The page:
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Dominoni, Davide M.; Borniger, Jeremy C.; Nelson, Randy J. (2016)
Publisher: The Royal Society
Languages: English
Types: Article
Subjects: Global Change Biology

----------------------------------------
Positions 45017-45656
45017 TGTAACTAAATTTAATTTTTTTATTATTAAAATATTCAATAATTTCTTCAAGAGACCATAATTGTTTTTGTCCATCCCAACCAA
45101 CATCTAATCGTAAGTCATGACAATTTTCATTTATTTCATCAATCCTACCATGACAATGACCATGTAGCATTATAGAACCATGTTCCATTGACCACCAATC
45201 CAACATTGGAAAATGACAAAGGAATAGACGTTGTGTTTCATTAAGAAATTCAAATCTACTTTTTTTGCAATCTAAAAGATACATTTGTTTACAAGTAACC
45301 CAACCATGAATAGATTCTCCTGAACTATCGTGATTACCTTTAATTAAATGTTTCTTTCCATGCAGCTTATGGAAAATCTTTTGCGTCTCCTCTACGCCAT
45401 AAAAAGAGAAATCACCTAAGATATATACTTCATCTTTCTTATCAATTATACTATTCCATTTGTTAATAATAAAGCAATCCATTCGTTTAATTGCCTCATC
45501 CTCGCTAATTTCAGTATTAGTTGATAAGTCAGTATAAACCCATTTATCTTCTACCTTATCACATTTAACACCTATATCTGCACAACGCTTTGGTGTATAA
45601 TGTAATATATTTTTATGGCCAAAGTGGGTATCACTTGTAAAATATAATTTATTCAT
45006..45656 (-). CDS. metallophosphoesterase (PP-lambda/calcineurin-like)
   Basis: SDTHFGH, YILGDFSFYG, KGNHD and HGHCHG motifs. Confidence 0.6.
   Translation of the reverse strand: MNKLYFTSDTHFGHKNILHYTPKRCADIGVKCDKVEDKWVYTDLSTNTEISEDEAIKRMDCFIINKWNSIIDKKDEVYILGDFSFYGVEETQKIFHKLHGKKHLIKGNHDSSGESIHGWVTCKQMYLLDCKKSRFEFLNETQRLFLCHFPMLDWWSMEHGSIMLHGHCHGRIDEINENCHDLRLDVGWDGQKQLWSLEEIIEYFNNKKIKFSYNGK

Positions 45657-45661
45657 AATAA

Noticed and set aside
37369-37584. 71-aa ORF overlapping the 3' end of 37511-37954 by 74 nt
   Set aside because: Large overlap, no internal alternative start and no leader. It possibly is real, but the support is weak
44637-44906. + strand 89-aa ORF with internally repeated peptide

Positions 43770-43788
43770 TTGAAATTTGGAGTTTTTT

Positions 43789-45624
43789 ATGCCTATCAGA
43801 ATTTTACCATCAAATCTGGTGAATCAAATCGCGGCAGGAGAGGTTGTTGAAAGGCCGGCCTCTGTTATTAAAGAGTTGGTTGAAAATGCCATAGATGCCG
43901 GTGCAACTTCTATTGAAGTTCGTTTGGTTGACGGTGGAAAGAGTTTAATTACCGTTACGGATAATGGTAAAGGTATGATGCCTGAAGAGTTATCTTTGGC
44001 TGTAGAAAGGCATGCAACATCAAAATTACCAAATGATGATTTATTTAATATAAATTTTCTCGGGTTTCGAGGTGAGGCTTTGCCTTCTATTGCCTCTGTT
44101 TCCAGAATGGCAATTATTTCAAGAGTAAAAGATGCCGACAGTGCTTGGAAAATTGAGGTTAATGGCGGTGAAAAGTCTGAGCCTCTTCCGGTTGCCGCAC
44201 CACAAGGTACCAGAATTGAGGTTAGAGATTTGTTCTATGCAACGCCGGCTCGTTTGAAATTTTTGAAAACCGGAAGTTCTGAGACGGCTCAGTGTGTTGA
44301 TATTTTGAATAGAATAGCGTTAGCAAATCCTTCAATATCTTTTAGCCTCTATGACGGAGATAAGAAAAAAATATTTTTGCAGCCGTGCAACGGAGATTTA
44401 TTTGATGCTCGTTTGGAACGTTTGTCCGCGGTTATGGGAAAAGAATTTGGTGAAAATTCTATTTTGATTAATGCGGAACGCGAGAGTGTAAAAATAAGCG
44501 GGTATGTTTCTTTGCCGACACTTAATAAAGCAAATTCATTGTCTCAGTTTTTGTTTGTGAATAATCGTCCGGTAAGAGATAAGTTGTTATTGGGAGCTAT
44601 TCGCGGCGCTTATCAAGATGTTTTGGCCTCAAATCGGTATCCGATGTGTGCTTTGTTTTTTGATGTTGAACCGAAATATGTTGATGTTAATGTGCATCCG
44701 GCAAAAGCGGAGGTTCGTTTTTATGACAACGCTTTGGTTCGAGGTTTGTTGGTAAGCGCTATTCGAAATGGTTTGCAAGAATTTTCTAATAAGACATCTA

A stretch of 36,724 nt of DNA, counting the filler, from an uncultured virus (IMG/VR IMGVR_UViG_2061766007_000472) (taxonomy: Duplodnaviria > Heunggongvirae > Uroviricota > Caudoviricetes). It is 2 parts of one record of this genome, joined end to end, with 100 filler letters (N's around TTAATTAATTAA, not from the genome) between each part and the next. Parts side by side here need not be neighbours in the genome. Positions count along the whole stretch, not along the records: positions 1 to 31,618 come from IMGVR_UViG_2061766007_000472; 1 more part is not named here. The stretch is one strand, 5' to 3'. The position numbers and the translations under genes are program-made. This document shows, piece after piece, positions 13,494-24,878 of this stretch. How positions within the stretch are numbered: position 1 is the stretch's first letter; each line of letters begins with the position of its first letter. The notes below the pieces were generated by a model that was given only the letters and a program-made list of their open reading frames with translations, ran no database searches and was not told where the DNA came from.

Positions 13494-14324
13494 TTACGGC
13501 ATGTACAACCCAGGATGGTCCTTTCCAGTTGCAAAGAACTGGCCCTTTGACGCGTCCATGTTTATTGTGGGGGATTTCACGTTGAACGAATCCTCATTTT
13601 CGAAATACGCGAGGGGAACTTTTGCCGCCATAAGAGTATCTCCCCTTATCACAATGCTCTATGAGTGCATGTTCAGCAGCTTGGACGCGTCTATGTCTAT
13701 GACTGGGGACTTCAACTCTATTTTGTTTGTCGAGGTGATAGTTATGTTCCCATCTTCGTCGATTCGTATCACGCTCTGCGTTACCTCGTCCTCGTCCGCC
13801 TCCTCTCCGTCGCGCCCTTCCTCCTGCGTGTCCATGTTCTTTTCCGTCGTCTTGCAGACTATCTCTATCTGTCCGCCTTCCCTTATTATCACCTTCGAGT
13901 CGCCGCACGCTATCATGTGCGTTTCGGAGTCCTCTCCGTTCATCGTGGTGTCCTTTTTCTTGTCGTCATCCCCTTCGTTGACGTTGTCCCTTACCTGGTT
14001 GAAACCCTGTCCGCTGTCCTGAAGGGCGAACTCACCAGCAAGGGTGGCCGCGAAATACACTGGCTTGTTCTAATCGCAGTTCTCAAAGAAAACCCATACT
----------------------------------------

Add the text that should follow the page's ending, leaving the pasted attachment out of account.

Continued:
The increasing use of electric lights has modified the natural light environment dramatically, posing novel challenges to both humans and wildlife. Indeed, several biomedical studies have linked artificial light at night to the disruption of circadian rhythms, with important consequences for human health, such as the increasing occurrence of metabolic syndromes, cancer and reduced immunity. In wild animals, light pollution is associated with changes in circadian behaviour, reproduction and predator–prey interactions, but we know little about the underlying physiological mechanisms and whether wild species suffer the same health problems as humans. In order to fill this gap, we advocate the need for integrating ecological studies in the field, with chronobiological approaches to identify and characterize pathways that may link temporal disruption caused by light at night and potential health and fitness consequences.

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